Sadly, as we raise more troops and fight more wars, we seem committed to the opposite. Our military just enjoyed its best recruiting class in years. This “success” is not entirely surprising. It’s no longer that difficult to fill our military’s expanding ranks because many of our young men and women simply have little choice but to enlist, whether for economic opportunity, money for college, or benefits like free health care.
Many of course enlist for patriotic reasons as well. Yet the ease of expanding our military ranks during a shooting war is also a painful reminder of the impoverishment of opportunities for young, able-bodied Americans – the bitter fruit of manufacturing jobs sent overseas, of farming jobs eliminated by our own version of corporate collectivization, of a real national unemployment rate that is approaching twenty percent.
On this Veteran’s Day, what if we began to measure our national success and power, not by our military arsenal or by the number of new recruits in the ranks, but rather by the gradual shrinking of our military ranks, the decline of our spending on defense, perhaps even by the growing quiet of our legion posts and VFW halls?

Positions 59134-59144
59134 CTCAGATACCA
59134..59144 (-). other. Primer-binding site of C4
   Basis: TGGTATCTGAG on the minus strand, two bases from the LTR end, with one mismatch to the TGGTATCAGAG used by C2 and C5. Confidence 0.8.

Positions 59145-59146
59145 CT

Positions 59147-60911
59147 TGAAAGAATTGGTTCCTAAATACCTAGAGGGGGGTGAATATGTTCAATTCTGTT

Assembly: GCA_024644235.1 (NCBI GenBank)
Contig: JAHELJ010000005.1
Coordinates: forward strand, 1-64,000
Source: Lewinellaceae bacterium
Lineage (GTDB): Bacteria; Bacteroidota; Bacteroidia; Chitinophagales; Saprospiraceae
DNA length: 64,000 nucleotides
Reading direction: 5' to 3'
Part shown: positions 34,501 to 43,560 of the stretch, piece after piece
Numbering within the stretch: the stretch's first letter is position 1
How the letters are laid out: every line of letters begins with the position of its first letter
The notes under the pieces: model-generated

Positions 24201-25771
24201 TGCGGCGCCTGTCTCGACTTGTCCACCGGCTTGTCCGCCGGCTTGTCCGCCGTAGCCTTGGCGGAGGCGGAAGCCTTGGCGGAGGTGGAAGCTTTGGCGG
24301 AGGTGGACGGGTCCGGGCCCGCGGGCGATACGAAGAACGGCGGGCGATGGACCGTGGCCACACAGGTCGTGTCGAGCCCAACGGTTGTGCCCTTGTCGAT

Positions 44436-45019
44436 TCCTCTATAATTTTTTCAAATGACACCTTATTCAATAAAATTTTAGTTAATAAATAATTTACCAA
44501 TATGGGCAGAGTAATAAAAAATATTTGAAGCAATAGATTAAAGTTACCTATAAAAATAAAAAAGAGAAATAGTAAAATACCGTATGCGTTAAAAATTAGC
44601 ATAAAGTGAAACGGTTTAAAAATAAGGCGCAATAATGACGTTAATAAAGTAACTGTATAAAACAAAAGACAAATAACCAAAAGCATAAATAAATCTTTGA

Wouldn’t that be a truer measure of national success: fewer American combat veterans?
Wouldn’t that give us something to celebrate this Veteran’s Day?
I know one old grizzled veteran who would quietly nod his agreement.
Bill A.–If your “grizzled veteran” was a member of the American Legion (a reasonable assumption under the circumstances you describe), he must be quite unique among the membership of that organization. My clear impression of the Legion and the VFW has always been that their attitude is: “WE served in times of war, and dang it, EVERY young American male should do the same.” Their brand of “patriotism” has always nauseated me and, as a veteran myself, I would never, ever want to associate myself with those groups in any way. Yes, there I go, being “slightly partisan” again!
I think this is true of the leadership at the top, sort of like the NRA. The true believers, the hard liners, take command and insist on “purity.” But there’s always a few rank-and-filers who are thoughtful and more open-minded. This veteran was one of them. My memory is foggy, but I believe he was older, probably a World War II veteran, someone who had had 35 years to reflect on war and its waste before talking to us boys.
My dad and his brothers, WWII vets, never talked about the war in glowing terms. In fact, they just never talked about it. They had done their bit and moved on. Nothing special.
Thank you, Dan White, for a marvelous piece.